13 April 2013

Travels: Paris Day V

The other loves of my life. Caramel, milk chocolate, creme brulee, hazelnut, olive oil, coffee, dark chocolate;
chocolate passion fruit, dark chocolate, black currant, rose, passion fruit, olive oil and praline, wine.
On Saturday we slept in (again), but can you blame us after Friday? Saturday was focused on sweets as we stopped at Pierre Herme (again! one can never have too many macarons...) and searched for some candy shops I had looked up. None of them worked out (they simply didn't exist at that address anymore), but we did get to peruse some shirt/tie shops and stumbled upon an organic burger food cart run by Americans with a man taking orders translating. Quite impressive actually, and I don't have any pictures unfortunately, but it was a few streets from the Opera and near a food market.

The day continued at a much more relaxed pace at the gardens of the Louvre. The line to the museum was huge compared to the previous day, which made me feel pretty clever. We did stop in to get chocolates and lunch (the Louvre is a bit like a mall with all its shops). The gardens had more sculptures, a couple of ponds and loads of tourists, but it actually was pretty cool because I hadn't really encountered tons of tourists except up the Champs to the Arc and Notre Dame (though, I didn't really notice the people then).

We continued our walk to a metro station and emerged a few streets from the Eiffel Tower. Aided by my boyfriend's superior navigation skills, we found the right direction and soon were in front of the most iconic fixture of Paris. I'm not really sure why people call the Tower itself romantic (or "get married" to it), but it was certainly impressive. One couple thought so, at least, as they walked and took pictures in front of it, newly married with a white dress and everything (so much cheese).

The line certainly took long enough, especially when all I could think about was ice cream, but eventually we were allowed up and came to the edge to see this:

Bonus points if you can find Notre Dame.

Toward the business district.

The Seine.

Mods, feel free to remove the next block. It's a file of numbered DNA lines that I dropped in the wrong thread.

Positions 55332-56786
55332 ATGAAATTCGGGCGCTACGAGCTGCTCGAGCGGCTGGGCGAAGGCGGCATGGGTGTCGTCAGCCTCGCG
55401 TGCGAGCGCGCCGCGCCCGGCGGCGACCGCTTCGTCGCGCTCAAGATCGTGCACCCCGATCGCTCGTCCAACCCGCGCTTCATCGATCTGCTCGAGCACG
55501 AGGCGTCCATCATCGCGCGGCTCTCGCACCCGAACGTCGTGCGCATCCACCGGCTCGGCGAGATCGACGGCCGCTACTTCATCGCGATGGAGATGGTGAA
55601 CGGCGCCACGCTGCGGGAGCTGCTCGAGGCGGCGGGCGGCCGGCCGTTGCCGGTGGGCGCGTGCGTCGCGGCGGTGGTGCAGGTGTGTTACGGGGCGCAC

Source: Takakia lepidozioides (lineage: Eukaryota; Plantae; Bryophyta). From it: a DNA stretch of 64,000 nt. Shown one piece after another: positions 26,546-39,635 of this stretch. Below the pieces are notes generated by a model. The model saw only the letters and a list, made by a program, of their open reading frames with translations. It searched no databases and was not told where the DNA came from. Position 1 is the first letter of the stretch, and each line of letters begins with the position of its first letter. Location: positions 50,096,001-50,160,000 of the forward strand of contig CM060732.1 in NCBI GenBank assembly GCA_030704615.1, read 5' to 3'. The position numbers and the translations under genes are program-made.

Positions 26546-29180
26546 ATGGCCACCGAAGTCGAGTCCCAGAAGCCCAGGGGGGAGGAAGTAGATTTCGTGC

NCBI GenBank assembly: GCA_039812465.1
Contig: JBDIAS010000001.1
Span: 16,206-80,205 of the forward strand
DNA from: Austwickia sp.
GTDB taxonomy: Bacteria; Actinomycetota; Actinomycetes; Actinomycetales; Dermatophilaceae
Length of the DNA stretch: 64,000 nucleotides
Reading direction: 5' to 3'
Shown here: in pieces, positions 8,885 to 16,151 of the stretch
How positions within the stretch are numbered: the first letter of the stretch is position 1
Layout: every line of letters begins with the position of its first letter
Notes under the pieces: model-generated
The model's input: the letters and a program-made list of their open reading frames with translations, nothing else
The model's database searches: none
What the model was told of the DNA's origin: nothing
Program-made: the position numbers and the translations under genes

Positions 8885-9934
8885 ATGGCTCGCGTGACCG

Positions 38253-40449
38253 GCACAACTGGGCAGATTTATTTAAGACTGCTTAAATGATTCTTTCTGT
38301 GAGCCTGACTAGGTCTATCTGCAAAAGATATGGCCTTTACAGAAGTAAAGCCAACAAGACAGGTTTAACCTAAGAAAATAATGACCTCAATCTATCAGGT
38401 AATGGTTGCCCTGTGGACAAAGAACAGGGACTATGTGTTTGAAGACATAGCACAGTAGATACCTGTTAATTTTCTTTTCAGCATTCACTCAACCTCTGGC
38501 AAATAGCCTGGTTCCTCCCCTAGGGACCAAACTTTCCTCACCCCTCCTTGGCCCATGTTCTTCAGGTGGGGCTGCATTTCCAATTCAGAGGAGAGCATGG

Lovely as seeing the city was, being up that high was way too cold so we climbed down after a little more exploring (the Tower has a movie theater, restaurant and even a dance floor, but we were looking for less expensive plans). As we walked away, it became dark enough that the on-the-hour sparkling lights would start up. We saw a little of the show before we fell into a metro station again.

Dinner was in order and we found a lively Italian restaurant with comfy orange chairs and enough French people to make me certain it was a good decision (French people, instead of only tourists, at a restaurant indicates that it will likely be good, or at least won't be awful...). The girls at the table next to us kept ordering rounds of thinly sliced raw meat, which was impressive by the third giant tray. Instead, I went with a red Beaujolais (the first I'd been able to find since I'd sampled one in the States; I was actually really happy to see it on the menu) and their special pizza: goat cheese and tomato with greens on top, which turned out to be a very good idea as I nearly ate the entire thing on my own. For dessert, I ordered chocolate, coffee and coconut (super tasty) ice cream which came with biscotti. While we ate, we talked about the metaphysical and logical impossibility of the Doctor, limits in calculus and my experience with silly customers as a waitress back home.

Coke and wine? Yes. Water? You'd better make a point to ask for that.
So innovative with their square shaped salad bowls. It looked good, though.
Chewy crust and proof that Europe actually puts salad on pizza: awesome.
Yummy. Coconut was definitely my favorite.
 I don't know if it's the weather or the food or the foreignness, but Paris is so nice. Any unfortunate aspect (not finding a certain candy shop, walking through a dirty metro station) is made instantly better by a slight breeze, pretty architecture and a good meal.

Day I. Day II + III. Day IV.

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